On exploring fertility options. I went in for a yearly exam and explained we hadn’t been using any kind of birth control. The doctor wasn’t worried — she just told me to start taking prenatal vitamins. Another year went by. At my next checkup, my doctor thought it was a little weird I still hadn’t gotten pregnant. She just happened to be married to a male-fertility specialist, so she had us make an appointment with him. My husband went to see him, and it turned out there were no sperm. I think there was like one. I was 23. My husband was 22.
We looked into all the fertility options available to us. We looked into IVF and artificial insemination. We looked into sperm donors and started getting ideas about what we might want in a donor. Emotionally, we were feeling okay. It was hard to find out we weren’t going to have kids the regular, easy way — the way everyone around us seemed to be having kids. We just knew we were meant to become parents. We wanted to pursue any route we could possibly pursue.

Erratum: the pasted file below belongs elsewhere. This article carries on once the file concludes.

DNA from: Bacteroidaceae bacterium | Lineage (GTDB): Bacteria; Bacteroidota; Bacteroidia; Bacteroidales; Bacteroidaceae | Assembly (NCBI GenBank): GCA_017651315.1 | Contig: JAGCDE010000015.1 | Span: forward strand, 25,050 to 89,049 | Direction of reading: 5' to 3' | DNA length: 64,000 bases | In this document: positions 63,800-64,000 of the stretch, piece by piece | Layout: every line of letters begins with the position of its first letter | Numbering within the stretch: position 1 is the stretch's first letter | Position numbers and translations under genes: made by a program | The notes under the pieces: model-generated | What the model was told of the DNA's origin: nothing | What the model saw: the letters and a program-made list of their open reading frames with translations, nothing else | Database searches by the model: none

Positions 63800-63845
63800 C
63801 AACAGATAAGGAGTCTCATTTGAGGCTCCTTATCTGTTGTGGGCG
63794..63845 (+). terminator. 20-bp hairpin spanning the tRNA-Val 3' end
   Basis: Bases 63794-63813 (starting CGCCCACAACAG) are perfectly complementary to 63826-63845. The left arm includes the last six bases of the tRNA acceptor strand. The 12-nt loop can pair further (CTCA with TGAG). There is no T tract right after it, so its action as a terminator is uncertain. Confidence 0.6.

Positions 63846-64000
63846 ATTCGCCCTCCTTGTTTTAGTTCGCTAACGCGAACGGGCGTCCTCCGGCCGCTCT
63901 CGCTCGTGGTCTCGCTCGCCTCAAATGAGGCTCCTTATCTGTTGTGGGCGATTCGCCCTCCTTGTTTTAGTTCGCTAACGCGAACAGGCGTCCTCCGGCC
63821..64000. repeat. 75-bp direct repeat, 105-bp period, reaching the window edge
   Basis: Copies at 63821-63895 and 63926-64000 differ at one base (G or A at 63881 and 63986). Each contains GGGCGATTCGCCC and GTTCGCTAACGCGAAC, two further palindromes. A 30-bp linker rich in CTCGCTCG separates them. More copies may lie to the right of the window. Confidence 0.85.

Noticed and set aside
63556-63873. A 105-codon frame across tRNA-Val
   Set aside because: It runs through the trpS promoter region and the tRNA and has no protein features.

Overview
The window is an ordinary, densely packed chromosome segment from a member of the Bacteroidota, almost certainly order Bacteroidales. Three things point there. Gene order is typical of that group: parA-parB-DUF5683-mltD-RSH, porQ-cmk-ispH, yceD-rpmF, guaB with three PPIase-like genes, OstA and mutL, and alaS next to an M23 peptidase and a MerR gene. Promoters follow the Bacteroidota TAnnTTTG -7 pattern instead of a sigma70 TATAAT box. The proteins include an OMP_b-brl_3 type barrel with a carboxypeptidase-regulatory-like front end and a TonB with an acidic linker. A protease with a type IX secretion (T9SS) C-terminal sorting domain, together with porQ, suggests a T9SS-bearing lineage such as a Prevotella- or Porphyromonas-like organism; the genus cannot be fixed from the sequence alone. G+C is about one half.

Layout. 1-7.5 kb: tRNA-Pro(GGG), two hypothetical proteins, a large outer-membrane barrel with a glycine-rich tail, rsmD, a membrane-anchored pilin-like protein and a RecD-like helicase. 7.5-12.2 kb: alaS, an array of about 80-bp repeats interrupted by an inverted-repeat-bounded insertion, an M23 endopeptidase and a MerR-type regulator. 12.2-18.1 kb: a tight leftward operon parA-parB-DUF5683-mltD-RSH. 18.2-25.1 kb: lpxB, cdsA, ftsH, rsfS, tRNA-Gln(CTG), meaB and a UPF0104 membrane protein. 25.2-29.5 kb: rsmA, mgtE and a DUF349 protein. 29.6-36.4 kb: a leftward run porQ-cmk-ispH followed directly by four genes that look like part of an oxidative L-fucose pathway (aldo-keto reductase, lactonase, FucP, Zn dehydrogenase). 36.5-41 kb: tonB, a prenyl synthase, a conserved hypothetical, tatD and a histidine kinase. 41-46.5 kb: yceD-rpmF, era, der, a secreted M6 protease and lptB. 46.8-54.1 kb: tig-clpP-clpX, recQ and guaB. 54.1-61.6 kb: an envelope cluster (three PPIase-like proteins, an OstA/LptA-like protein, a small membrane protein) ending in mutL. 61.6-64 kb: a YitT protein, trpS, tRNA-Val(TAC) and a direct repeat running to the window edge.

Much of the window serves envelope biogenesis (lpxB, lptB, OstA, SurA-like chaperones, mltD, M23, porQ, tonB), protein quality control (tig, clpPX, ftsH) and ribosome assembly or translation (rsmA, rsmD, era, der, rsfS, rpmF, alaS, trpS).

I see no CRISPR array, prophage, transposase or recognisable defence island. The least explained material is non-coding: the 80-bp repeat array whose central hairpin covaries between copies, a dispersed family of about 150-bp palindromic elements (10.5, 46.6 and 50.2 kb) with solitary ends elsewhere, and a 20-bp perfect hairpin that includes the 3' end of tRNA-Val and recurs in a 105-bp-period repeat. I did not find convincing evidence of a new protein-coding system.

On a “first best” way of becoming a parent. I just happened to be taking an ethics class at the time and reading a book about the different methods of human reproduction. This was a while ago, back in 2004, and I know things have changed a lot since then. Every chapter was about a different way of creating a family. I got to the chapter on adoption and it said adoption isn’t second best for the infertile couple — it’s just another way you’ve been designed to be parents.